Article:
21 January 2020
6 reasons to go to the Benaki museum
There’s more to Athens than just the Acropolis! During your visit to the Greek capital, take a few hours to visit the Benaki Museum, a gigantic cabinet of curiosities featuring a unique panorama of Greek jewelry.
1/ The Benaki Museum, the Greek Victoria & Albert
Originally, this building was the family home of Antonis Benakis, a wealthy merchant and member of the Greek diaspora in Egypt. In 1931, this passionate collector converted it into a museum housing some of the 500,000 Greek objects he collected during his travels. “He wanted to create the Greek equivalent of the Victoria & Albert museum,” explains Irini Papageorgiou, the curator of the Ancient Department. It includes 20,000 vases, precious textiles, icons, sculptures, paintings, and cabinets making it “a unique panorama of the country’s art from prehistory to the 20th century,” in the words of director George Manginis. There are other Benaki museums in Athens, including one devoted to Islamic arts.
2/ An exceptional panorama of Greek jewelry
On three floors, the collection of jewels unfurls chronologically, winding from prehistoric times to the War of Independence via Byzantine art and the Ottoman period. Among the oldest jewels is a pendant made of a simple pierced shell. Between the two awaits is a festival of treasures: crowns of leaves in chased gold, earrings in the shape of a crescent moon or decorated with Eros, lyres, etc., honorary decorations, geometric or serpentine bracelets, a cache-chignon decorated with a sculpted bust, a pectoral cross, long necklaces in openwork gold beads, etc. Many are incredibly modern and could be worn today. Connoisseurs of contemporary creation will recognize their influences.
3/ The modern jewels of the Benaki Museum, a unique ensemble
Here, modern does not mean contemporary: the term is juxtaposed rather with Classical styles and refers to creations made starting in the 15th century. The jewelry, often made of colored glass, fake coins, gold-plated silver or enamel, bears witness to the many influences generated by the country’s eventful history. An entire showcase is devoted to 18th-century jewelry in the shape of cloisonné enamel ship, probably made by Greek craftsmen living in Venice. Large earrings are inspired by the Byzantine pendants hanging from the imperial diadem. “Coral jewelry appeared with the Greek minorities coming from Turkey after the Treaty of Lausanne in 1922,” explains curator Xenia Politou of the Neo-Hellenic Department.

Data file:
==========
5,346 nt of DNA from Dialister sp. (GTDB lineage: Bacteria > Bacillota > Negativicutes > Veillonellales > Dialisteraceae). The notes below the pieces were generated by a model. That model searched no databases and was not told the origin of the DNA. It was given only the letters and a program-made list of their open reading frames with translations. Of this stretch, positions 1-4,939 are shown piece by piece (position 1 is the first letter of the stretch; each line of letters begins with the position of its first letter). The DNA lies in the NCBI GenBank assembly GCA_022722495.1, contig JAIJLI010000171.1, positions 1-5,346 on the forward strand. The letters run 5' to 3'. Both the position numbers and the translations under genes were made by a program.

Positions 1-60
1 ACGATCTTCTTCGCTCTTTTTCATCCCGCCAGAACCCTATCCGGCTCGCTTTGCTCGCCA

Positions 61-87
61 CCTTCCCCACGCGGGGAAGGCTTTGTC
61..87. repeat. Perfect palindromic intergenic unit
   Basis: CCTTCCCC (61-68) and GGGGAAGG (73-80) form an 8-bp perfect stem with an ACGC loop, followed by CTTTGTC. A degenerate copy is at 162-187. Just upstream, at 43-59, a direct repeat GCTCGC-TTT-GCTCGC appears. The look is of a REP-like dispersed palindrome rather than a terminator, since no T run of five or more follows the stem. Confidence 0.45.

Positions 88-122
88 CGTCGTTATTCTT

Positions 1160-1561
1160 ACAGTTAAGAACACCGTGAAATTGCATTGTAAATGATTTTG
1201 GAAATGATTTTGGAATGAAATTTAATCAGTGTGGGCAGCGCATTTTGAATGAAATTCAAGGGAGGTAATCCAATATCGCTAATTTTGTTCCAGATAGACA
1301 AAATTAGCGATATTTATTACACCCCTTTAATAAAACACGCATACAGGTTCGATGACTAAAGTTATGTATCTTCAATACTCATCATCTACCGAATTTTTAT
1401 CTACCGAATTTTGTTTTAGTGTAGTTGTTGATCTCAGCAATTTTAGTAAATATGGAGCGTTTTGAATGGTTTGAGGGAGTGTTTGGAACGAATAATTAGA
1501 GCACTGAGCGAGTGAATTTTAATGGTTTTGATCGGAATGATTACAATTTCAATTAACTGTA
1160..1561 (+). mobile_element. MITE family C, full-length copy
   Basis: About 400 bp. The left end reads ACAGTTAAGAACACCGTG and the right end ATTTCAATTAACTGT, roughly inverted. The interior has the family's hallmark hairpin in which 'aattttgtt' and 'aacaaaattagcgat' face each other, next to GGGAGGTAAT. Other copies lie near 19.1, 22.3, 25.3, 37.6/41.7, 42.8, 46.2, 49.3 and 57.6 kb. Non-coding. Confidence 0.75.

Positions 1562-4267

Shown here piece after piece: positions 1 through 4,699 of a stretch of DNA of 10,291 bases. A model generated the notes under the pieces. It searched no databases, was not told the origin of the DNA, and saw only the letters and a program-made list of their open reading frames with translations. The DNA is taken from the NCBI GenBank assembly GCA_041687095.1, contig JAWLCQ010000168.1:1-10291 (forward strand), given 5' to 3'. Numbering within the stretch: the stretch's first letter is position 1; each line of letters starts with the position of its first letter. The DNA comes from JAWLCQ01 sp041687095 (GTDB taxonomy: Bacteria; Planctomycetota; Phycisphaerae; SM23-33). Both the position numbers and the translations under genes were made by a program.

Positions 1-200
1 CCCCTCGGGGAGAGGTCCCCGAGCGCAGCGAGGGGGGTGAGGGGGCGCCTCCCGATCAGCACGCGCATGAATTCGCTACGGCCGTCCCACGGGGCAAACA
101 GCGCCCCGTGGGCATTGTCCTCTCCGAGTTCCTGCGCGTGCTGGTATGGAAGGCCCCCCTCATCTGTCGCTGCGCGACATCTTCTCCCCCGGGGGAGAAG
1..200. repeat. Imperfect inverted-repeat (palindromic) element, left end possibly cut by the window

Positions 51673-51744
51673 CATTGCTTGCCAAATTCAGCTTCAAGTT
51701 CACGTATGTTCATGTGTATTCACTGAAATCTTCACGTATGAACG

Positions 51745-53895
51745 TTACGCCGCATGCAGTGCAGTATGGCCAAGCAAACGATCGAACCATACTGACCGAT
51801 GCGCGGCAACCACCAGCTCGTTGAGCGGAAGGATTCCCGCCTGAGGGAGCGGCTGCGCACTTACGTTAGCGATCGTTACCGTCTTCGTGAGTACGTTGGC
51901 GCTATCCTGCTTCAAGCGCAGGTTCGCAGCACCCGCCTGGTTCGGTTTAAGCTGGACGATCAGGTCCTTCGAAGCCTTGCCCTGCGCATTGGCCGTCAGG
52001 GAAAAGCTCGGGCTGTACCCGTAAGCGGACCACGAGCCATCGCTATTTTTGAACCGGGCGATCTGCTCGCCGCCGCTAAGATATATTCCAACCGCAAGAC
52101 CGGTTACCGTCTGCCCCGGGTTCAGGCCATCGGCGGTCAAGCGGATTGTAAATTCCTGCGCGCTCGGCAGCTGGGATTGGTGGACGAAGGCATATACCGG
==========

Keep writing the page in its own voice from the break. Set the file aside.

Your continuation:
4/ A collection of magnificent belts
The modern section opens with belts – an essential element of Greek costumes since the days of Antiquity. And there are dozens of them, each as splendid as the next. The neo-Hellenic creations mix Byzantine and Islamic traditions. Enormous and finely wrought, their shapes represent porcelain discs or leaves, in embossed silver, filigree, chiseled, fire-gilded or nielloed, i.e. worked with black enamel. Also embedded are elements of coral and malachite in rosette form. They reminded me of the creation presented in the exhibitions of creations by Bulgari, whose founder came from Epirus in north-western Greece.
5/ Wedding costume jewelry
The superb idea of the Benaki Museum is to present some of these modern jewels on traditional wedding costumes. They come from all regions of Greece: Epirus, Thrace, Corfu, Thessaly, the Ionian Islands and Macedonia. The beautiful belts draped the belly to promote fertility. The bracelets were always worn in pairs. Brooches held the scarf in place. Huge earrings were hung on each side of the headdress. The back of the dress was often fitted with charms whose tinkling served to ward off the evil eye.
6/ The view from the restaurant
On the third floor of the Benaki Museum, take a break at the restaurant with its views of the capital and of the back of the Parthenon.
Thanks to the Hellenic Cultural Center (Paris) and to Aegean Airlines
Greece: what you need to know about the jewelry of Antiquity